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Analysts say recent jump won't hurt economy, but record-high fuel costs could

NEW YORK -- The price of gas has jumped 45 cents since Jan. 1 and is the highest on record for this time of year, an average of $3.73 a gallon. On Wall Street, talk has turned from the European debt crisis to another worry: Will higher gas prices derail the economic recovery?

Not yet, economists say. They argue that the United States is in much better shape than early last year, when a similar surge in fuel prices weighed on economic growth by squeezing household budgets. Americans spent less on clothes, food and everything else.

Rising gas prices hurt less when an economy is improving than when it's slowing down. So economists expect other spending won't be badly hurt, at least for now.

If gas breaks its record of $4.11 a gallon, however, all bets are off.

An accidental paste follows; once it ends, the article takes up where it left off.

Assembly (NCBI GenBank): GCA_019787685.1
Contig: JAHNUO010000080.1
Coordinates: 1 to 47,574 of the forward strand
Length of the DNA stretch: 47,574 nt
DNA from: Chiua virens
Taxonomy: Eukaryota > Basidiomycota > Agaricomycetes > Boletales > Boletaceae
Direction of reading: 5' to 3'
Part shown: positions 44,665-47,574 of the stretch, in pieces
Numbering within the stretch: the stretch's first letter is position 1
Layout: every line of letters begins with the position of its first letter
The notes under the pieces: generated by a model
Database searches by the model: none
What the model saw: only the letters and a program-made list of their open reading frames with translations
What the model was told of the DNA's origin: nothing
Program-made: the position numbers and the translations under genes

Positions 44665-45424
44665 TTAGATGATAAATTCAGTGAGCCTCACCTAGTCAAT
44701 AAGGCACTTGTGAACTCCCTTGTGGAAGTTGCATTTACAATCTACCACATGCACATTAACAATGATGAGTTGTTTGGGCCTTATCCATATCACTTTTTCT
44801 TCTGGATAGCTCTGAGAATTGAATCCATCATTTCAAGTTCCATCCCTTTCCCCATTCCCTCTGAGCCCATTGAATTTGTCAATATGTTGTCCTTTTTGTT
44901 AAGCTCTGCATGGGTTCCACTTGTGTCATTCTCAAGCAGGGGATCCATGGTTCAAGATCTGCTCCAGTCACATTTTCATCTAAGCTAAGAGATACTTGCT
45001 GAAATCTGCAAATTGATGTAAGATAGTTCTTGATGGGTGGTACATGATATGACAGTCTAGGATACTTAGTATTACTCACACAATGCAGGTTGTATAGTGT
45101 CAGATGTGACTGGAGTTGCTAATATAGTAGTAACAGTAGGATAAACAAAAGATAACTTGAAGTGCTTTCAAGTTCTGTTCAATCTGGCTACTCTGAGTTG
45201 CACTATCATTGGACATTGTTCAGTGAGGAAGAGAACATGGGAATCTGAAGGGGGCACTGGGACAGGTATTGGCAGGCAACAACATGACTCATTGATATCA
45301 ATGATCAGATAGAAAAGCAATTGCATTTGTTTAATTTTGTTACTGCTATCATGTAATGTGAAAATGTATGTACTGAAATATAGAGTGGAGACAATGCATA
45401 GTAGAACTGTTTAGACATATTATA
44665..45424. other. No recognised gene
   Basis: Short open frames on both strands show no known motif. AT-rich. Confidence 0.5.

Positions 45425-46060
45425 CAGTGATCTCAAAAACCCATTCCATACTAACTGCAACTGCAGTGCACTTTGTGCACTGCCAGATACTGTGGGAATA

"Can the economy withstand the increase we've seen so far? The answer is yes," says David Kelly, chief market strategist at J.P. Morgan Funds.

The reasons:

Jobs. The country has added 2 million over the past year. Those 2 million people with paychecks will spend them, which helps the economy. Lower unemployment also makes people feel better about the economy -- and less likely to cut other spending way back.

Job security. Unemployment claims, the best measure of layoffs, are at a four-year low. Fewer Americans are worrying about losing their job, so they can take the punch of higher gas prices and move on.

A steadier housing market, the Dow Jones industrial average's clearing 13,000 and other signs of an improving economy also help.

Add them together and consumer confidence is the highest in a year. More confidence makes people more likely to keep spending on other things even if gas goes up.


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